Gallery  November 23, 2022  Rebecca Schiffman

As Gagosian Looks Ahead, Let’s Look Back

Courtesy Gagosian Gallery

Larry Gagosian and Jean-Michel Basquiat, detail, New York, 1983

At 77 years old and after much speculation, Larry Gagosian just announced a plan of succession for his gallery, which spans nineteen locations around the world. Gagosian has assembled a board of prominent advisors from the art world and beyond, to serve as directors to help shape his empire in the years to come. The board features seven key associates already in place at Gagosian alongside twelve outside members including Evan Spiegel, chief executive of Snap, artist Jenny Saville, financier Glenn Fuhrman, and Delphine Arnault, executive vice president of Louis Vuitton, just to name a few. The announcement of this succession plan with such large figures on board might make you wonder: how did Gagosian get to be one of the most powerful people in the art world?

It all begins in the 1940s with the infamous Leo Castelli, an Italian-American art dealer who helped develop the contemporary art gallery system. His gallery, the Leo Castelli Gallery, showcased contemporary art for over five decades, helping now-major artists such as Willem de Kooning, Robert Rauschenberg, Jasper Johns, Jackson Pollock, and Eva Hesse, among many others get their start. Castelli’s space was legendary, and the gallery’s archives are at the Smithsonian Institute’s Archives of American Art.

Courtesy Wikimedia Commons

Gagosian Gallery

Castelli took on a young and ambitious Larry Gagosian as his protege, introducing him to artists, clients, dealers, and showing him how to run a gallery where the artists come first. At the time, Larry was just selling posters on the sidewalk. Toward the later years of Leo’s life, he and Larry became partners – they had a gallery together and co-represented artists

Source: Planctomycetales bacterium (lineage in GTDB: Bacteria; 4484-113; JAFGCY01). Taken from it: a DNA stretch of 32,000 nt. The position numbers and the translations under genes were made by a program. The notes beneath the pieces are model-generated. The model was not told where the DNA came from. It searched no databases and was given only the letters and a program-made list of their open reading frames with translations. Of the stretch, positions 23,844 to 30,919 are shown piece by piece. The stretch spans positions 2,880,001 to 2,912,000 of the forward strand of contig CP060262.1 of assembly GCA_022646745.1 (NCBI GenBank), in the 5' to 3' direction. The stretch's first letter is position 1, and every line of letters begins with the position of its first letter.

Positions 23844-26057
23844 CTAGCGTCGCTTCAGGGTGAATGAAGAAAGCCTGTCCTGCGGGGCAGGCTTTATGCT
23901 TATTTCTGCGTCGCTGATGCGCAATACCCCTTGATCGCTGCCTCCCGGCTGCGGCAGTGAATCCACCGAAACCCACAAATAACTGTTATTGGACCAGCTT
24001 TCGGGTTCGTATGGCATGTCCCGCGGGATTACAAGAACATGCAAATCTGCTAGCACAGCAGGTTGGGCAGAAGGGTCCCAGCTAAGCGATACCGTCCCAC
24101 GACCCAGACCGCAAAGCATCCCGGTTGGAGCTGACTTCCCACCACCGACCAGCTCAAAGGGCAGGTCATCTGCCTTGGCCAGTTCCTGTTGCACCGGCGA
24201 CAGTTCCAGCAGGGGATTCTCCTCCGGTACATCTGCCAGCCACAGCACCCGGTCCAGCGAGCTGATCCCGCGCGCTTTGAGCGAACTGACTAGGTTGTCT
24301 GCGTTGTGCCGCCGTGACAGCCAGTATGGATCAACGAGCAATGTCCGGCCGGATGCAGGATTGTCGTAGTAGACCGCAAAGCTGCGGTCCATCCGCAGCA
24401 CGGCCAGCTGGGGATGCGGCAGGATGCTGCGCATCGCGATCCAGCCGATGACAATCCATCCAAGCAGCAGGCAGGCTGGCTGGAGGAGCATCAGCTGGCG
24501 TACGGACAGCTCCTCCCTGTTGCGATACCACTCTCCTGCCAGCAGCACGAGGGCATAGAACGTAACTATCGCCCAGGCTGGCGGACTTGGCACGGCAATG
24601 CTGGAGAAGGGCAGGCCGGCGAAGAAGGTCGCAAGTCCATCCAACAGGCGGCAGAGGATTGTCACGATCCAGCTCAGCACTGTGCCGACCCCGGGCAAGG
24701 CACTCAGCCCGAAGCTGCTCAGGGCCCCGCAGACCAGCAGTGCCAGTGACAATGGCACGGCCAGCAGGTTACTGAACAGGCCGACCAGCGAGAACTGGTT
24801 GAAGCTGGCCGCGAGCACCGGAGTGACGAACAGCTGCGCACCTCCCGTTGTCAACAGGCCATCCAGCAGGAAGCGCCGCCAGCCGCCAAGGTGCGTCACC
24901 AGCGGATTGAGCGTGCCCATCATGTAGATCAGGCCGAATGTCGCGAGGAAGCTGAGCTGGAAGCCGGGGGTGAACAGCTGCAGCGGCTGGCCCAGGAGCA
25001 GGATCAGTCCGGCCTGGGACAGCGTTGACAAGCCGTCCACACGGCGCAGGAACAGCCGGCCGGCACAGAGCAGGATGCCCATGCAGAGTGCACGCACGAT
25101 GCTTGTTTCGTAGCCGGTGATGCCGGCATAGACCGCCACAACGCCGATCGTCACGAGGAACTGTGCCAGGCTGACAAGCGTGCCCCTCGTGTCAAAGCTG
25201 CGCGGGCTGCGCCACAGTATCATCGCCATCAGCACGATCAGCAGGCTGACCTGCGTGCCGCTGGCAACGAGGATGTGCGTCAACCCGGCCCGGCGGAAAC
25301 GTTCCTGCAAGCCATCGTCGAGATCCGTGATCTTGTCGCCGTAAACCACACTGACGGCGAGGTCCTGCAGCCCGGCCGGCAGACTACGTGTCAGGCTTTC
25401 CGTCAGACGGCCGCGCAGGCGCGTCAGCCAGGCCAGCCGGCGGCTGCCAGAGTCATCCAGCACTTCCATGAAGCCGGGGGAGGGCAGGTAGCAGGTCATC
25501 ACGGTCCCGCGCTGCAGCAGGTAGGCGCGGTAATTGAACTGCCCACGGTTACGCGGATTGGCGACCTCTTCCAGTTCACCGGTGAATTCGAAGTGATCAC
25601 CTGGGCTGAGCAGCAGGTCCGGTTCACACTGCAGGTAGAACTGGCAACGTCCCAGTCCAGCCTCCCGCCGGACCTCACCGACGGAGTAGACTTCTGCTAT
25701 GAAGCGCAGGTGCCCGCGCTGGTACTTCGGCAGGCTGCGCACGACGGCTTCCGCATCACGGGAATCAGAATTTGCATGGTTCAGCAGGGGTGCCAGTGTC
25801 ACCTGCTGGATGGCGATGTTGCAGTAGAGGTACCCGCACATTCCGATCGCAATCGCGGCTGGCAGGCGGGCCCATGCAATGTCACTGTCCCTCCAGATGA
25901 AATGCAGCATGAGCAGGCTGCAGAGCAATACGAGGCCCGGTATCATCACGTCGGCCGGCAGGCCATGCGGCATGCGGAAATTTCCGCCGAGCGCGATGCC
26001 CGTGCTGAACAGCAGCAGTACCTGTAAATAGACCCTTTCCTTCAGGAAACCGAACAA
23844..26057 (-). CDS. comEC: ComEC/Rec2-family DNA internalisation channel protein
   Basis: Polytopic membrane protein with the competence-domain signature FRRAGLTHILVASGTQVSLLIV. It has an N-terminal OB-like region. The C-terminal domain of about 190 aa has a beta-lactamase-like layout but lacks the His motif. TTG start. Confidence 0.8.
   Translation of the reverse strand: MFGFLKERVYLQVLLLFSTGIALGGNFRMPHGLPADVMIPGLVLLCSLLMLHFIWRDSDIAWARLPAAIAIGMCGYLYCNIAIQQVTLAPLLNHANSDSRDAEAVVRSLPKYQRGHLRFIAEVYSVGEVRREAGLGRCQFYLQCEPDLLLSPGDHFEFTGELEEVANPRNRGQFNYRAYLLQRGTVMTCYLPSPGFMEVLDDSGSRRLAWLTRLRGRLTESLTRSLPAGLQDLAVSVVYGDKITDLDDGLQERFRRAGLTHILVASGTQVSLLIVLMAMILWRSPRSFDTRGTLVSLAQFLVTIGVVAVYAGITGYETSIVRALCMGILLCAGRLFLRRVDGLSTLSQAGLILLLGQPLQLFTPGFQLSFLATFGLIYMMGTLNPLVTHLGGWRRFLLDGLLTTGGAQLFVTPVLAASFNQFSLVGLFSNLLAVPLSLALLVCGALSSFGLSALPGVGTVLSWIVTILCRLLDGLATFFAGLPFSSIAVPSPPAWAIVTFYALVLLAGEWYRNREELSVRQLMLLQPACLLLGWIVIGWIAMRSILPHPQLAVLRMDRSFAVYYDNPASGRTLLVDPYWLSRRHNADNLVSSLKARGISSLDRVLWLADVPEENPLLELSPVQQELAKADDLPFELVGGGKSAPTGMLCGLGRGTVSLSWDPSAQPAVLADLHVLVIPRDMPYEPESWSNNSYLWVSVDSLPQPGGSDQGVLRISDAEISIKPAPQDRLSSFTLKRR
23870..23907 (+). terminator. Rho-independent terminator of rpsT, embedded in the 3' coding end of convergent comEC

By the early 1980s, Gagosian began to develop his business rapidly by reselling blue-chip modern and contemporary art and in 1980 he opened his first gallery for modern and contemporary art in Los Angeles. Gagosian also opened a space on West Broadway in New York City, but had to shut it down after everyone in the building complained about the noise of his parties. In 1985, he established a more permanent Manhattan gallery in a building owned by the artist Sandro Chia, on West 23rd Street. At the time, there weren’t really any galleries in Chelsea, but that would soon change, thanks to Gagosian’s influence.

The shows at Gagosian's Chelsea gallery were the stuff of legends: a Lichtenstein-Picasso show, abstract de Kooning paintings from the 50s, Warhol, and Twombly – the list goes on. Gagosian Gallery from the get-go put on well curated exhibitions that still influence the blockbuster Chelsea gallery shows today.

Courtesy Wikimedia Commons

Leo Castelli seated, Jasper Johns standing

Gagosian is known for his irresistibility and bullish confidence, which helps him make a sale. In the 80s, Andy Warhol showed Gagosian his oxidized paintings, now known as the Piss Paintings. Leo Castelli wasn’t interested in showing them, and Warhol said that no one liked them. Gagosian put on a show at his 23rd Street gallery and sold them all. Gagosian is also a brazen poacher of artists from other galleries. In the early 2000s, Gagosian plucked artist John Currin from Andrea Rosen, a midsized dealer who had nurtured Currin’s career since 1991. Though critiqued for this aggressive behavior, Gagosian simply said that he heard the artist was not happy, he paid attention, and that is how he got Currin. 

Gagosian’s dominance is ever present in the art world - people love to hate him, and hate to love him. In an article in artnet, a collector comments on why she deals with Larry. She sighs and says, “It’s…Larry, I don’t know, it’s Larry. I know he’s a rogue but he’s offering me the best stuff.” If one thing is clear about Larry Gagosian, it’s that he enjoys the competitive nature of the business and is good at it. Asked how to become a great dealer, Gagosian always defaults to one answer: passion, focus, hard work, and a great eye. 

Though Gagosian has established this new board of directors, he is certainly not interested in retiring. He is still signing new artists, opening new locations, launching new programs. Gagosian is a legendary and complicated figure, and it seems he’s still figuring it out.

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